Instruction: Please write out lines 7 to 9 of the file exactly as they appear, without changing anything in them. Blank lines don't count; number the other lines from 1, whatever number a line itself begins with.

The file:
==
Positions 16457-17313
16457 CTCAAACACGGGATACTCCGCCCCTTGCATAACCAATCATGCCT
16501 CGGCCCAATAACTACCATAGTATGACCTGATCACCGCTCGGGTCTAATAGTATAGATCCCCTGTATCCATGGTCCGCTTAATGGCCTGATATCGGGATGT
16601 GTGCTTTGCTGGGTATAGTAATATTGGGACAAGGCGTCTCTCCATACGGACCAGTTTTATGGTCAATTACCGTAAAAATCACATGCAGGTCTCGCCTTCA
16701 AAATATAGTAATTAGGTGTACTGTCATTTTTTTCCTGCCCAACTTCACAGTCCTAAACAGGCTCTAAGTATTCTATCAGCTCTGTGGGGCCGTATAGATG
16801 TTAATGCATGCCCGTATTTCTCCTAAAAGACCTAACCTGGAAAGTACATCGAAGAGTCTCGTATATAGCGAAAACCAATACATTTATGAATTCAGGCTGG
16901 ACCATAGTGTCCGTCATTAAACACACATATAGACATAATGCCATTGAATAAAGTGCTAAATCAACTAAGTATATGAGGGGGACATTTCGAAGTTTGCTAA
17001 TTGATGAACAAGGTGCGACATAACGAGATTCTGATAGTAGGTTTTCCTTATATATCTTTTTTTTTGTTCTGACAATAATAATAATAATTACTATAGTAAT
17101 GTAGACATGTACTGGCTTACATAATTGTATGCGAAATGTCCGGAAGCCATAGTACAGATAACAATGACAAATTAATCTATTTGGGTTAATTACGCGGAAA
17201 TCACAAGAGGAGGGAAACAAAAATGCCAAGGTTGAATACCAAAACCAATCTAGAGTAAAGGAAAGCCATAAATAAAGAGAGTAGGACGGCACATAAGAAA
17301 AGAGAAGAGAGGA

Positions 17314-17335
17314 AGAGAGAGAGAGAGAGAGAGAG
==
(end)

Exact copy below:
16901 ACCATAGTGTCCGTCATTAAACACACATATAGACATAATGCCATTGAATAAAGTGCTAAATCAACTAAGTATATGAGGGGGACATTTCGAAGTTTGCTAA
17001 TTGATGAACAAGGTGCGACATAACGAGATTCTGATAGTAGGTTTTCCTTATATATCTTTTTTTTTGTTCTGACAATAATAATAATAATTACTATAGTAAT
17101 GTAGACATGTACTGGCTTACATAATTGTATGCGAAATGTCCGGAAGCCATAGTACAGATAACAATGACAAATTAATCTATTTGGGTTAATTACGCGGAAA